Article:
In an emotional post in Amazon's Kindle user form, CEO Jeff Bezos apologized for how the company handled illegally sold copies of two e-books -- saying their erasure from users' devices was "stupid, thoughtless and out of line with our principles."
The e-commerce giant recently removed two books that were already on customers' Kindle devices after a third-party rights issue surfaced.
Amazon (NASDAQ: AMZN) responded by erasing the books -- George Orwell's "1984" and "Animal Farm" -- from users' devices, and credited the impacted Kindle owners with the amount they had originally paid for the titles.
But the move set the Kindle forum alight with posts about the disappearance of from their Kindle e-readers. A large number of Kindle owners reacted by making angry and indignant posts at the forum, saying the move was heavy-handed and came with no warning. Many were critical of Amazon for not sharing more information about the issue.
But in his apology, Bezos sought to mollify users' complains and called the move an error.
"This is an apology for the way we previously handled illegally sold copies of 1984 and other novels on Kindle," he wrote. "Our 'solution' to the problem was stupid, thoughtless, and painfully out of line with our principles. It is wholly self-inflicted, and we deserve the criticism we've received. We will use the scar tissue from this painful mistake to help make better decisions going forward, ones that match our mission."
Amazon spokespeople told InternetNews.com in an e-mail that the problem with the books stemmed from the discovery that they had been made available to the Kindle store from a publisher who did not have the rights to the books.
Response to post from Bezos should make him feel better. Most people were thankful that he apologized.
"If I unwittingly purchase an illegal copy of an e-book, I see no problem with Amazon deleting it from my Kindle as long as I get a straightforward explanation and an immediate refund," one user wrote. "I have no desire to own stolen merchandise. A lot of people seem to think an apology was necessary. I don't, but thanks anyway. Good for you."
Others said they felt they were owed an apology, graciously accepted it, and are ready to move on.
"Nobody ever said that Amazon was lacking in amazing customer service," user LASoundCrafter wrote. "It shows at the top and filters down. Thank you for your mea culpa. Now, it will be interesting to see how Amazon handles future (possible) illegal downloads and potential license holder's lawsuits -- maybe a more extended time before posting to search out ownership?"
Others wondered if the apology meant that Amazon.com will include a provision in its End User License Agreement stating that the company will never send a transmission to a Kindle without the expressed permission of the Kindle owner.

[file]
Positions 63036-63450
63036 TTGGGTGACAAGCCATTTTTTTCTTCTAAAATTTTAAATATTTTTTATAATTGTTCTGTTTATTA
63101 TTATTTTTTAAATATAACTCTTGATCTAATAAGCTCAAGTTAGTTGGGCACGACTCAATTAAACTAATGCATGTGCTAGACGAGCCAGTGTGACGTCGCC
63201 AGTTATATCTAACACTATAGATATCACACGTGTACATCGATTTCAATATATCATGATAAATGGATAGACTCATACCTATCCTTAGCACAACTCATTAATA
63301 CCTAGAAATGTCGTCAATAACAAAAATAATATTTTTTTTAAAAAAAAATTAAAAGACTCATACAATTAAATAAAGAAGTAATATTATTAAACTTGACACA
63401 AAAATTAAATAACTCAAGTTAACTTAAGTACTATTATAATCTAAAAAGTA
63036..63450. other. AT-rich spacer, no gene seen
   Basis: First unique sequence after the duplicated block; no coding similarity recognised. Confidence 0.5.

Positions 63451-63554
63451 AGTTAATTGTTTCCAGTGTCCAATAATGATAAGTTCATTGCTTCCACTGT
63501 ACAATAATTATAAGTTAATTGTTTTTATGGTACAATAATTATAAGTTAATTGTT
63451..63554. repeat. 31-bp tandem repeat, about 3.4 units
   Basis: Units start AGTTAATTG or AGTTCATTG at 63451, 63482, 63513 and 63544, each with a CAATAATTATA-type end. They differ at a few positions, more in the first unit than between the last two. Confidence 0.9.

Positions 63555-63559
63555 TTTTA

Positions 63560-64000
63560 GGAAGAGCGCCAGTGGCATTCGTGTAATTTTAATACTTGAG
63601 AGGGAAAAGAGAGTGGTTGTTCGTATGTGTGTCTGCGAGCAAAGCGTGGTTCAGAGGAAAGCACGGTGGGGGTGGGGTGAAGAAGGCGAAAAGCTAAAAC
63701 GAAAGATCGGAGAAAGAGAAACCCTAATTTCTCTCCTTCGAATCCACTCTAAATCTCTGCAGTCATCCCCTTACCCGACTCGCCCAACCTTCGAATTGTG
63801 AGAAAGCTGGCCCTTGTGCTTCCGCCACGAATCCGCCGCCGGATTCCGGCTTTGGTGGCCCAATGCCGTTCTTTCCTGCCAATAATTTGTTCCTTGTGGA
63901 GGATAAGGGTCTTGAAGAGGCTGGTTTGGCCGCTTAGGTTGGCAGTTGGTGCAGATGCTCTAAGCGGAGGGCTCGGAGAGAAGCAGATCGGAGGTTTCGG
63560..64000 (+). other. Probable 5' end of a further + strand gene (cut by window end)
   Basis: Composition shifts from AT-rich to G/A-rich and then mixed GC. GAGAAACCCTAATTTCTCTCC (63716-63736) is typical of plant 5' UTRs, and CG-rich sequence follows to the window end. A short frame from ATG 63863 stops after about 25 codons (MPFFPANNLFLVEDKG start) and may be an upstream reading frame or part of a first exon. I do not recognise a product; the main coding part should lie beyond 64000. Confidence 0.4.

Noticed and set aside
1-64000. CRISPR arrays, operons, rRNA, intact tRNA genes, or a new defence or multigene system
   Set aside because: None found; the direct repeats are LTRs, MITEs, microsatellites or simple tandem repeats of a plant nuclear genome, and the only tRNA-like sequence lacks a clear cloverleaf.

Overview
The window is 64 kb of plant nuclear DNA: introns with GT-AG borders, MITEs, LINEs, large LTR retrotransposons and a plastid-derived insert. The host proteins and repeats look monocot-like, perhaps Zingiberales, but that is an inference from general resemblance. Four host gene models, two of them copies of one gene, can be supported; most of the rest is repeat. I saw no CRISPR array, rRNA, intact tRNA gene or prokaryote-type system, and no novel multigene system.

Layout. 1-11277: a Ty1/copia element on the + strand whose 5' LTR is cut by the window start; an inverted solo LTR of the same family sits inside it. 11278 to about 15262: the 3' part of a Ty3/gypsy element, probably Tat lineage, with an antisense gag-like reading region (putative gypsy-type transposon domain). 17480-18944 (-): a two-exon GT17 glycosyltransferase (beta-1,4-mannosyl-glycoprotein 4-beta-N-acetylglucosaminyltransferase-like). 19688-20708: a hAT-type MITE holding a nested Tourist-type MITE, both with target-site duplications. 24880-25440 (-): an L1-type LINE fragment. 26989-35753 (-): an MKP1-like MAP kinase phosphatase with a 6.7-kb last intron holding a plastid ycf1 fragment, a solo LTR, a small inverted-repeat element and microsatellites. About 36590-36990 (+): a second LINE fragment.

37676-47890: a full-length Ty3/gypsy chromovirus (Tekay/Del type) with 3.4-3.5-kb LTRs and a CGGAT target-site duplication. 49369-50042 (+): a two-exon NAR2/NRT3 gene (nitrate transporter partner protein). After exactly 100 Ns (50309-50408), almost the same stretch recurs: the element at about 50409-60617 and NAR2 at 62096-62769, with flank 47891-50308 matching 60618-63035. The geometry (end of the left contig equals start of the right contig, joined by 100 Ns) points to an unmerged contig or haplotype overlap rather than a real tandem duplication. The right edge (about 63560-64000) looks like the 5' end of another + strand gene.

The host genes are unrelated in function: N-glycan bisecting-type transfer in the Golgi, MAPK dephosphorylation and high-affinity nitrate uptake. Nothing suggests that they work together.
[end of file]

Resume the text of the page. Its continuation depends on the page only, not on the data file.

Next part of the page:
"Will the EULA be changed at all due to this situation outlining what rights Amazon.com and the end-user have regarding Kindle books that have been purchased through Amazon.com that reside on a users' Kindle?" another user asked in the forum.
Amazon had not returned calls seeking additional comment by press time.
Bezos posted his note right before the company's lackluster second-quarter earnings call, which he did not attend. Amazon executives said he had been traveling at the time.
The e-tailer certainly can't afford to lose potential Kindle customers, with the nascent digital book market is becoming more competitive, as rival Barnes & Noble just opened its own e-bookstore and plans next year to introduce a multi-format e-reader in partnership with Plastic Logic.
Amazon and Barnes & Noble, along with other competitors including Sony, are moving fast into the sector as recent research shows promise for the burgeoning e-book market. E-book shipments are slated to increase with worldwide shipments expected to grow from almost 1 million units in 2008 to close to 30 million units in 2013, according In-Stat. The analyst firm cites Amazon as the space's current leader with its Kindle lineup, due to its wireless content delivery service.
Still, Amazon can't become complacent if it wants to remain in the lead.
"There's absolutely room for more competition in the market, not just for the devices, which we forecast will top 3 million units by the end of 2009 and 13 million by 2013, but also for the content," Forrester analyst Sarah Rotman Epps told InternetNews.com. "Today, e-books account for less than 2 percent of U.S. book sales, and sales nearly doubled from 2007, $67 million, to 2008 where we saw $113 million."
"There's a lot of room for future growth of e-book sales, not just on dedicated reading devices like the Kindle, but also on smartphones and netbooks, which is why B&N is smart to take a device-agnostic approach," she said.
Article courtesy of InternetNews.com.